Roaring down a cultural cul de sac

A society in which self-betterment is a cherished and ingrained aspiration is surely a good thing - a thing to be sponsored and encouraged and nurtured and recognised, not just for the advantages it bestows on individuals but for the benefits it brings to society as a whole.

We used to be like that. As a nation, that is. We didn't take learning for granted; and we aspired to it, because it was self-evidently the way to improve our lot. Education was the key to a prosperous and enriching future.

Education was a "taonga". No-one questioned its value, but then neither did anyone own it either.

In a way - back in the middle decades of the last century - we were essentially an aspirational lower-middle-class nation, imbued with a thirst for knowledge and convinced of the social adhesion and common good it could deliver.

Only a rigorous examination of complex historical tides and currents will show how it all began to unravel, but somewhere along the line, and one suspects most acutely in the decade beyond 1984, education became less of a community treasure and more of marketable commodity.

And so the tide began to turn - education and learning became a privilege rather than a right; it was ascribed definitive economic and financial value.

It could be bought and sold. Schools and institutes and centres of learning became "education providers", their ability to provide rationed according to various measurable criteria and observable "outcomes".

Pretty soon we were roaring down a cultural cul de sac and well on the way to becoming a society which - in educational terms - knew the cost of everything and the value of very little.

Now is not an easy time to be in government. There are, without doubt, huge challenges in meeting budgets, making cuts and savings and facing down unenviable choices in the distribution of increasingly pinched State largesse.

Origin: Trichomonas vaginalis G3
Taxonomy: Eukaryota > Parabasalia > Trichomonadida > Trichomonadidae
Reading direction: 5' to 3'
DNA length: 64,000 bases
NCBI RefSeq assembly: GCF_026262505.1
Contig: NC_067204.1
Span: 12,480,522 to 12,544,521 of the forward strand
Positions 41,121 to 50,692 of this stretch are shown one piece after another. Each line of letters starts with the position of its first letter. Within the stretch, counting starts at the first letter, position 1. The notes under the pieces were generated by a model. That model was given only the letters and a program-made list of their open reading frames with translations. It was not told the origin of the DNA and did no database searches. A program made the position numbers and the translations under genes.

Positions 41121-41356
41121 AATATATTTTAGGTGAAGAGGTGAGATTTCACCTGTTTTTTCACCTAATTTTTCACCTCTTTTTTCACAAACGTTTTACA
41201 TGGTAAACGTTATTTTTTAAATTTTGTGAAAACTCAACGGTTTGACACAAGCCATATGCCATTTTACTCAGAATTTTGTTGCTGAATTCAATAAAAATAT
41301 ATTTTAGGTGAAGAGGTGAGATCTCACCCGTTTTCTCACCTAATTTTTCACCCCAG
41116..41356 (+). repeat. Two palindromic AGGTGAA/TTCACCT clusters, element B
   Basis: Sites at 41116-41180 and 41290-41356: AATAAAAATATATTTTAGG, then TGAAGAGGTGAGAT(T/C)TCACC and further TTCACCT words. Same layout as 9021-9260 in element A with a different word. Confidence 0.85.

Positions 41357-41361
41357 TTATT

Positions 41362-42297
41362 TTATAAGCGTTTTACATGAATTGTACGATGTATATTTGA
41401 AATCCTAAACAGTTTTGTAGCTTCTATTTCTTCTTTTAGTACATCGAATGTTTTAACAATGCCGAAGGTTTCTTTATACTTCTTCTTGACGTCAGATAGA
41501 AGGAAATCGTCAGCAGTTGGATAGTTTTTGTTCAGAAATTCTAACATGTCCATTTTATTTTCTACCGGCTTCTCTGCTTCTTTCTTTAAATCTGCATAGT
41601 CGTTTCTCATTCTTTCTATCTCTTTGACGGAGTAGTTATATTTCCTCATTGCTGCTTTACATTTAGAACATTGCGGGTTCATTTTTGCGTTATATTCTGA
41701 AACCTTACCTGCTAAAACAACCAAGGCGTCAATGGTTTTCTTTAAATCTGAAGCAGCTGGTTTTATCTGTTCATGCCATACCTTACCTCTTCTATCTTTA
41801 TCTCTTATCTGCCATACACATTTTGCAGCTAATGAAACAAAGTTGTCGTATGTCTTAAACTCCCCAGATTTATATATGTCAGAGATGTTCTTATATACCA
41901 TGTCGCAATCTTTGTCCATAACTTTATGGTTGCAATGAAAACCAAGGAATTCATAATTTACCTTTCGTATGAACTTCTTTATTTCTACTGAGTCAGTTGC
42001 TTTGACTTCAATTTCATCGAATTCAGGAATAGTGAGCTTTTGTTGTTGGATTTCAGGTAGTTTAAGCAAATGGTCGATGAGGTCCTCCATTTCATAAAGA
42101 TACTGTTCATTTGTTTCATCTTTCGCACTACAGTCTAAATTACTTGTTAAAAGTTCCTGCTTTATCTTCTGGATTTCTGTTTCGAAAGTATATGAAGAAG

But it is a mistake to line up adult and community education against the wall, take a few cheap pot shots at some of the apparently less useful (and more headline friendly) programmes, and slash and burn its budgets.

This is what Education Minister Anne Tolley - apparently a one time tutor of Mediterranean cooking classes for adults in Hawkes Bay - and the Government seem bent on doing.

The extent of the cuts have been variously described. Labour MP Maryan Street accused the Government in Parliament of cutting $70 million for adult and community education courses that are specifically targeted at literacy, language and numeracy skills.

Maryke Fordyce, president of Community Learning Association through Schools, protested over a funding "reprioritisation" that would see $54 million cut from adult and community education courses.

She maintained that more than 200,000 adults participating in night classes would be affected by the cuts.

"A distinctive feature of night classes is its affordability and accessibility for learners," she said.

In May this year, a mere week or so before the Budget, Associate Minister of Education and Minister of Maori Affairs the Hon Dr Pita Sharples attended a Community Colleges Conference in Sydney and addressed - as eloquently and passionately as usual - the subject of "Adult and Community Education".

Dr Sharples spoke of it as not only being of immediate value to the lives of adults and communities "most directly accessing it" but also having the "wider benefit of an investment in our future".

He said it provided a "second chance at learning for those who may have missed out earlier in their lives - through marginalisation; economic constraints; racism; or any of the other factors which limit access to far too many people".

He said it was synonymous with "social empowerment".

He said that it was "not only a human right", but was also "the key to development in the 21st century, as the need for a literate flexible workforce increases for all countries".

He repeated that "adult and community education is a vital aspect of the social and economic aspirations of every country".

It is hard to disagree with him, and even harder to understand why the Government to which he belongs has chosen to fly in the face of such an excellent, far-sighted prescription.

Adult and community education has a long and honourable history in this country; it is woven into the fabric of a once-prized egalitarianism, and to traditions of social justice.

The recession will come and the recession will go, but what will not change is the constant value of, and need for, an educated society; moreover, a society that desires to be educated in all sorts of ways, and one in which it is prized to be so.

- Simon Cunliffe is assistant editor at the Otago Daily Times.

 

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